Foreign Minister Dmytro Kuleba announced that his country had emerged from Putin’s “winter terror."

“We survived the most difficult winter in our history,” Kuleba wrote on Facebook.

Zelensky added in his nightly video address: “This winter is over. It was very difficult, and every Ukrainian felt this difficulty without exaggeration. But still, we were able to provide Ukraine with energy and heat.”

If the war becomes a protracted conflict, Latvian Prime Minister Krisjanis Kariņs said that would demand a response from Kiev’s Western allies.

“This is potentially, for many years to come, where we will have to readapt our militaries, our military industry, to be able to step up to a much, much bigger challenge,” Karins said after talks in Berlin with German Chancellor Olaf Scholz.

Meanwhile, one of Zelensky's top advisers, Mykhailo Podolyak, denied on Wednesday that Ukraine had used drones to attack Russian territory following official Russian statements that Ukraine had targeted infrastructure deep inside Russia.

“Ukraine does not strike on the territory of the Russian Federation. Ukraine is waging a defensive war with the aim of de-occupying all its territories," Podolyak wrote on Twitter, suggesting the targeting of Russian infrastructure was the result of "internal attacks."

Ukraine’s Western allies have discouraged Ukraine from attacking targets in Russia to avoid escalation of the conflict, and Podolyak’s statement could reflect an attempt by Kiev to maintain a degree of deniability in view of those Western concerns.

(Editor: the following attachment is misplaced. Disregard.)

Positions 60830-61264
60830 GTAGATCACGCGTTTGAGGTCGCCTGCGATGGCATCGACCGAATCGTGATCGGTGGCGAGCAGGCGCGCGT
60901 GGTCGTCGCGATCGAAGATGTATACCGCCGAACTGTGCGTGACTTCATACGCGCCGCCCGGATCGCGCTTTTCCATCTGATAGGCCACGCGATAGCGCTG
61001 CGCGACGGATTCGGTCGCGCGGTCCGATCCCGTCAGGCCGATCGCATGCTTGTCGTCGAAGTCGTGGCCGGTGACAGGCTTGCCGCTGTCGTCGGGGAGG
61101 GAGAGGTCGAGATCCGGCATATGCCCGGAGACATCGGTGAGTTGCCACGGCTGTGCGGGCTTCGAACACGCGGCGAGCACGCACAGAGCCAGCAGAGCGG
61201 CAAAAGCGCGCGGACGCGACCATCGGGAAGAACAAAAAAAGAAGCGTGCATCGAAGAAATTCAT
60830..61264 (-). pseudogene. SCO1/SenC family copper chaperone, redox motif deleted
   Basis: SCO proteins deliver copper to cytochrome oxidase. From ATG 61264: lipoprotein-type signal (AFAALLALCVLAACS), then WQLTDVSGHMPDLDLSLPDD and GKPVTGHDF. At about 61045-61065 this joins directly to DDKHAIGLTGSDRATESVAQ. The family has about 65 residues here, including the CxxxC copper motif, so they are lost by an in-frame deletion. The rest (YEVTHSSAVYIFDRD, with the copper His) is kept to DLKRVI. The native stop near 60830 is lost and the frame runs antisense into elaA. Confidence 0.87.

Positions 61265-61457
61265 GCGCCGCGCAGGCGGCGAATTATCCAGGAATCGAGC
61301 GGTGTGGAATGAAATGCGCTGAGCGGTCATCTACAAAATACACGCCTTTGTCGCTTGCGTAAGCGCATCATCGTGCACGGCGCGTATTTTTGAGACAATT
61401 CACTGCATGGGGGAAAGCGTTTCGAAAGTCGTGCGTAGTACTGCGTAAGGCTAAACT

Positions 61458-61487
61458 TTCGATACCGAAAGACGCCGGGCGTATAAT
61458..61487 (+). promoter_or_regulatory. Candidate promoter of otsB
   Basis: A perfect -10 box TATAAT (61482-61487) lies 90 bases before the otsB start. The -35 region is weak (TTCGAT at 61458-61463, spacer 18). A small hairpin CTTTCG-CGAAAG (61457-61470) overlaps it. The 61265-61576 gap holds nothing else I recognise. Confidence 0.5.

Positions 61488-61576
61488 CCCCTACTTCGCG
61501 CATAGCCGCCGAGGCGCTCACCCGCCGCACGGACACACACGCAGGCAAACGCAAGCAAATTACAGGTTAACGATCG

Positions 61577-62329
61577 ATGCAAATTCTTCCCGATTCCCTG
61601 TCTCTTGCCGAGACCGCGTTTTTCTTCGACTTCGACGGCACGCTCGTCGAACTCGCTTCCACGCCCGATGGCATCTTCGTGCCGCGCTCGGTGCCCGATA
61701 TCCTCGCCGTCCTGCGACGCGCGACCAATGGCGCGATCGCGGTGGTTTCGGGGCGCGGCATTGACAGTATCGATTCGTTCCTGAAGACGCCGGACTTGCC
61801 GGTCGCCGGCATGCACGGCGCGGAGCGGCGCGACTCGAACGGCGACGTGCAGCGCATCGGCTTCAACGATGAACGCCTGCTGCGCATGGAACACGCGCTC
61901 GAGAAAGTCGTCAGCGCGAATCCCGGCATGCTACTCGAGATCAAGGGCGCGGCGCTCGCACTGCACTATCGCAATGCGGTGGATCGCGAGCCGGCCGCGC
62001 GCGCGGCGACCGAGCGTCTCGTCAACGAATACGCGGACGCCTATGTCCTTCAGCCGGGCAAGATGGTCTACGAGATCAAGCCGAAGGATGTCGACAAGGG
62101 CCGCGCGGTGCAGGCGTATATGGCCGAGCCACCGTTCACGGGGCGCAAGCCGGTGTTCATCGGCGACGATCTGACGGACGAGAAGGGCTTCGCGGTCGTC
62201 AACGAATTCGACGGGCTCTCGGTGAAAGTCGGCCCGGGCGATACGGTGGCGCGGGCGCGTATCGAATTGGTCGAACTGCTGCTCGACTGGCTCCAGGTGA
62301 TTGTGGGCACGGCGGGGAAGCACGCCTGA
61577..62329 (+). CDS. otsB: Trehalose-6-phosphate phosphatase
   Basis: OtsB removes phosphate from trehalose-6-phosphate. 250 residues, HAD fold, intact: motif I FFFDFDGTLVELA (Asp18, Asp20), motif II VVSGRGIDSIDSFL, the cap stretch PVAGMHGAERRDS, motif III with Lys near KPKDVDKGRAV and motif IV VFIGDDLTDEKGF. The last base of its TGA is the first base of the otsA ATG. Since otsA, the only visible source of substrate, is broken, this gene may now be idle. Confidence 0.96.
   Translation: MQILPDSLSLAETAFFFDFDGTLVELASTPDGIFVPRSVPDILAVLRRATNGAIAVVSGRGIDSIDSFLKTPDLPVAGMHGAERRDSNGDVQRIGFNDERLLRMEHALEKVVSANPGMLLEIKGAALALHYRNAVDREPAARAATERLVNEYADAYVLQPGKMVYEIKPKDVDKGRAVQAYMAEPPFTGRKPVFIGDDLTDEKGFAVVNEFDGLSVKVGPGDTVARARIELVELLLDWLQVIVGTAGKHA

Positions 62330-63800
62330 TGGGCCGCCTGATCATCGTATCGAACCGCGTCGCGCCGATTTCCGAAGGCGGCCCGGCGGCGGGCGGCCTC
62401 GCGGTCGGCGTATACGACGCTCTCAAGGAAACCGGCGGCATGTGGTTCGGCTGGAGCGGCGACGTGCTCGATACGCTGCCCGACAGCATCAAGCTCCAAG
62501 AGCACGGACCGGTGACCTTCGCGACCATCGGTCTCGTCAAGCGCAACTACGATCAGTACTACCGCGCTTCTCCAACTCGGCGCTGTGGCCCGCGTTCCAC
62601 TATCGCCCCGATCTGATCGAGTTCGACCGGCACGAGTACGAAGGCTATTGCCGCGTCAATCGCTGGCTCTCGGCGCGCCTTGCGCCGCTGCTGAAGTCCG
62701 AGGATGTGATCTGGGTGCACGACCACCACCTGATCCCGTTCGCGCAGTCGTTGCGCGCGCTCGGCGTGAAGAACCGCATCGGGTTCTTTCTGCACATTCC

In the past, Ukrainian officials have stopped short of claiming responsibility for attacks in Russia, but also insisted that they have the right to strike any target in Russian territory in response to its aggression.

Asked about Podolyak’s denial, Kremlin spokesman Dmitry Peskov said, “We don’t believe it.”

Pictures of a drone that fell near the village of Gubastovo, less than 100 kilometers (60 miles) from Moscow, showed it was a small Ukrainian-made model with a reported range of up to 800 kilometers (nearly 500 miles), but no capacity to carry many explosives.

Russia’s Defense Ministry said Wednesday it prevented a massive drone attack on Crimea. According to Russian state media, air defenses shot down six drones, while electronic warfare systems disabled four others.

Also Wednesday, Belarusian state TV attempted to knock down claims of another attack.

Belarusian activists supporting Ukraine alleged that a Russian A-50 early warning and control aircraft was seriously damaged Sunday in an attack on the Machulishchy air base outside the country's capital, Minsk.

Belarusian state television on Wednesday called the report “fake” and said: “A-50 is safe and sound! The liner both performed and continues to perform its work within the framework of the allied grouping of Belarus and Russia, and is ready to take off at any moment.”

State TV showed nighttime video of the plane taxiing on a runway, but it did not state the date of the recording or whether the plane had been damaged, then repaired.

Satellite photos Tuesday from Planet Labs PBC and Maxar Technologies appeared to show the plane largely intact, with discoloration on the circular rotodome above its fuselage that could represent damage.

In other developments, the Ukrainian president’s office reported that at least nine civilians were killed and 12 others wounded.

Three people, including a 1-year-old boy, were wounded in Russian shelling of Ukraine’s southern Kherson province on Wednesday, regional officials reported.

Fierce fighting also continued in Donetsk province, with Bakhmut, the cities of Avdiivka and Vuhledar, and 17 towns and villages, coming under intense Russian shelling.